The Atomic Bombing of Japan – A Necessary Evil?

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Certain events in American history are generally considered “untouchable”, meaning that the reigning interpretation is not allowed to be challenged. How can you determine the reigning interpretation? See how a historical event is taught in public schools. However the State mandates that history be taught in public schools is the reigning interpretation.

Challenging the reigning interpretation is difficult. Many people do not like to hear the reigning interpretations challenged. One such interpretation, for instance, lies in the American Civil War: that Lincoln was a saint, and the War itself was a righteous mission against the evils of Slavery in the south. Challenging the paradigm by saying that St. Lincoln was anything less than righteous and that the Civil War was anything less than righteous (on the part of the Union) is a big no-no in the public sphere.  Another example: Openly charging that Harry Dexter White, U.S. Treasury official in the post-WWII era, was a Soviet spy. White was one of the premier architects of post-WWII international finance and U.S. monetary policy, and he was a Soviet spy. History classes never mention this. By this point, even the Establishment grudgingly acknowledges that White was a spy; but you cannot mention this in mainstream historical discussion of the international finance system, lest you be labeled a “right-wing kook”. The reigning interpretation ignores Harry Dexter White.

The most untouchable of reigning interpretations are often related to America’s wars. This is because wars are so odious and miserable, people want some way to justify what happened in the aftermath otherwise they’ll feel really bad about what happened. Americans especially are brought up on a steady educational diet of wartime victories and conquests; the State, which uses wars to expand it’s own influence and control, needs to find ways to justify these things in retrospective so that it can convince people to allow the same thing again in the future. After all, if it was OK once, why not again?

A hardcore reigning interpretation is this: that the atomic bombings of Hiroshima and Nagasaki were justified. The only people who openly challenge this interpretation are left-wing college professors, and libertarian nutjobs like myself. Most others in the political spectrum see the bombings as justified. Terrible, but justified. You would be hard-pressed to find any politicians in Washington willing to admit that the bombings were unjustified.  The same can be said of public intellectuals who want mainstream credibility.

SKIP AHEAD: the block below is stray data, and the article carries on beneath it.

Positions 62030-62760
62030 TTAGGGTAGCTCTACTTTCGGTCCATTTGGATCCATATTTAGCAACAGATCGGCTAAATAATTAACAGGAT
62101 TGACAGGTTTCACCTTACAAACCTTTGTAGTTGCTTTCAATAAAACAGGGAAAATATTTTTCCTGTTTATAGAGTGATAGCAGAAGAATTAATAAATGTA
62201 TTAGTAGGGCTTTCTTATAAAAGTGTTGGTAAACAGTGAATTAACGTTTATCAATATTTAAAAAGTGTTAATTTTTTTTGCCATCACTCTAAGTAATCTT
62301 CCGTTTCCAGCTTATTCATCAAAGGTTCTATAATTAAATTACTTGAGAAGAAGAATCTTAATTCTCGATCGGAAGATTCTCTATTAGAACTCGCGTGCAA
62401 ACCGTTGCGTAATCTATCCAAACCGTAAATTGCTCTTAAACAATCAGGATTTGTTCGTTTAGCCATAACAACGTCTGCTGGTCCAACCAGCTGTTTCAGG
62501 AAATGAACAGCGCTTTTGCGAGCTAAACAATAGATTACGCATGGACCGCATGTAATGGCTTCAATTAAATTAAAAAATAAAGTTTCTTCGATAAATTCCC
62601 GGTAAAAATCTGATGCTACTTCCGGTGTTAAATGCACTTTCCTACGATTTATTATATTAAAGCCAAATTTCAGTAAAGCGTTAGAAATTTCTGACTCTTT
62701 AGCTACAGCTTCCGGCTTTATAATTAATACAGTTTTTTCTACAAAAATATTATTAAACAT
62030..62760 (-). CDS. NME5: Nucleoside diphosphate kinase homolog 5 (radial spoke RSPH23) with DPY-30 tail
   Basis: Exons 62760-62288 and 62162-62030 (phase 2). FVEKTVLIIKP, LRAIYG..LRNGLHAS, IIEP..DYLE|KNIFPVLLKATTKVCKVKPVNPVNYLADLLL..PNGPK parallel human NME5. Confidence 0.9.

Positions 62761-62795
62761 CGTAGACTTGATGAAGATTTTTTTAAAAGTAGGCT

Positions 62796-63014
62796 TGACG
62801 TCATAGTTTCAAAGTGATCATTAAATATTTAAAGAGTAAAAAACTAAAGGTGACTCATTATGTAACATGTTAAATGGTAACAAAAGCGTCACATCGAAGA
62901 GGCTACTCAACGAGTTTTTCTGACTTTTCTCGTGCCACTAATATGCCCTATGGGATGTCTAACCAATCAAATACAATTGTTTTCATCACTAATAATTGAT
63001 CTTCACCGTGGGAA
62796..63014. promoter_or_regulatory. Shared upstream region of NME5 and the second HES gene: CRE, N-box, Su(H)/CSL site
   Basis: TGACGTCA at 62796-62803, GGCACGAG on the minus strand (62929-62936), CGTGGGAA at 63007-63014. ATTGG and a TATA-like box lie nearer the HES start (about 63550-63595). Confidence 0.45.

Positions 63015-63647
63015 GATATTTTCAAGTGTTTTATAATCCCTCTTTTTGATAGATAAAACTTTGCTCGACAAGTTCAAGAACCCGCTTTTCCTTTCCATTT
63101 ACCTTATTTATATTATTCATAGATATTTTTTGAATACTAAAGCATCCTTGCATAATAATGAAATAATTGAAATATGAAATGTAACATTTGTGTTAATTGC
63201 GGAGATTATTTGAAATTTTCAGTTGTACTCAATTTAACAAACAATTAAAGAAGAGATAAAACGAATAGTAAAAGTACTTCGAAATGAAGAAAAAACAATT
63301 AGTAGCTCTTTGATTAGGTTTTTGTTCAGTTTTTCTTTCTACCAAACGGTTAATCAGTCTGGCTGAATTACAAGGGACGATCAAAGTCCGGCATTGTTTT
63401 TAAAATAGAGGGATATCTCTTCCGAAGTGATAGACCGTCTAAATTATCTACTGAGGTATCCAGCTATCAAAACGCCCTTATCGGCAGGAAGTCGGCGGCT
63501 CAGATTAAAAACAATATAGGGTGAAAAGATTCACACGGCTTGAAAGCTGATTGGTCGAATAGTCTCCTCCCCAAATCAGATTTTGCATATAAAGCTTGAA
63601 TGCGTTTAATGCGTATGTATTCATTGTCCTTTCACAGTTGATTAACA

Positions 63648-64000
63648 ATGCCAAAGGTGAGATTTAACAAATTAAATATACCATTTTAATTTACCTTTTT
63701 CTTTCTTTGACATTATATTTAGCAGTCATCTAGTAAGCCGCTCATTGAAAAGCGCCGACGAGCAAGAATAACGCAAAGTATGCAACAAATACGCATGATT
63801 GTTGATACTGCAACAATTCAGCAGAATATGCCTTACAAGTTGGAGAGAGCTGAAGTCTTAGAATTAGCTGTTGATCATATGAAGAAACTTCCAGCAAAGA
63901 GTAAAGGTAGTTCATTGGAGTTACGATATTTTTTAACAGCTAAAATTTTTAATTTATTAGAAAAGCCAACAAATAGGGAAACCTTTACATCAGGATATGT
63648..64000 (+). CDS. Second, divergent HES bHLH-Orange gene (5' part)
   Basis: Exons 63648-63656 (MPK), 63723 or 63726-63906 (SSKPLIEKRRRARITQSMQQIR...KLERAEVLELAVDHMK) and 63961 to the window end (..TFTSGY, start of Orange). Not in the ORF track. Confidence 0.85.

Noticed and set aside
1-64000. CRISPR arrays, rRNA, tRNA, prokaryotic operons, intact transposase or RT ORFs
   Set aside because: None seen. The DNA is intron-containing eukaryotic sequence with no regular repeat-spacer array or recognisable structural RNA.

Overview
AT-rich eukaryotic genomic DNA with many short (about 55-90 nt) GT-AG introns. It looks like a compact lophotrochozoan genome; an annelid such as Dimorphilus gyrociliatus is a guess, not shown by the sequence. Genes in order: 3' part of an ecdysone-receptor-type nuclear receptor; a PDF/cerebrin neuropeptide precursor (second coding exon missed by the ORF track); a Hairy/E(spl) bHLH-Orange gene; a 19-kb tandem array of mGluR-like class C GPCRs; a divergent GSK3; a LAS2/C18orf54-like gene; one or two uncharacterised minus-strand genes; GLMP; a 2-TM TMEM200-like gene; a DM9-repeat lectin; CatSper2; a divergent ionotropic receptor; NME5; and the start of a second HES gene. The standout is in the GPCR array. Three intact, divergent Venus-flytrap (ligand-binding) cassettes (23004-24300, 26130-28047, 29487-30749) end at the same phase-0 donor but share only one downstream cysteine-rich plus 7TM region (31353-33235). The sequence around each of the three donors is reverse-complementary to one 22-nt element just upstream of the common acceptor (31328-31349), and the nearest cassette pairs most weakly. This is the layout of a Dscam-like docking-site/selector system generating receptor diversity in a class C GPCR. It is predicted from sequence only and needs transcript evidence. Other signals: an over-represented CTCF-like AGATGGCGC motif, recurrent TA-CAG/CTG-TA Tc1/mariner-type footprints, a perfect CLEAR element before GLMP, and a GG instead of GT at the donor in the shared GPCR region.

Most people generally agree that the bombings were terrible, but a necessary evil in order to end the war. Fact: There’s no such thing as a justified “necessary” evil. Evil is just evil. This “necessary” stuff is flim-flam. Were the atomic bombings evil, or not? If so, do you want to support something evil, or not?

When I was in the 10th grade, I did a research project on the creation of the atomic bomb. My first inkling that maybe the bombs weren’t so necessary was when I saw the photos of the Japanese bomb victims: wretched souls covered in burns from head to toe, with internal organs melting from radiation poisoning and brains slowly rotting into induced dementia. Of course, there were the thousands of people killed from the blast itself as well, and the total leveling of society in these cities. In general, suffering on an unbelievable scale. “Good Lord,” I recall thinking, “This is awful. I know we were at war and all, but… wow.”

The key argument is this: Was the indiscriminate killing/maiming of hundreds of thousands of Japanese civilians justified? The reigning interpretation says that the Japanese were fanatical to the end, would fight to the last man, and that the bombings were necessary lest even more destruction reign in a blood-soaked U.S. invasion of the Japanese mainland. The unspoken assumption is that the U.S. ultimately needed to invade and occupy Japan. My counter-argument: An invasion of Japan was not necessary. It may well be true that the Japanese were willing to fight to the last man, but that doesn’t automatically mean that the U.S. had to fight them to their last man.

By the spring of 1945, there was a consensus amongst numerous high-level U.S. government and military officials that the Japanese Empire was already, for all intents and purposes, defeated. The Japanese Navy was all but obliterated; the rest of the Japanese military was poorly manned, poorly equipped, and disheartened. They were running out of resources, fast; by this time, they had been largely booted from mainland Asia, losing their vital supplies of oil and raw materials from the conquered regions in China. With the resurgent Chinese closing in from the east, the Soviet Union closing in from the north, and the U.S. closing in from the West and South, Japan was totally blockaded. With manpower and resources dwindling to nearly zero, there was no way that Japan any longer posed a threat to anyone.  As Fleet Admiral Leahy, the senior-most active duty military man of WWII, later commented in writing: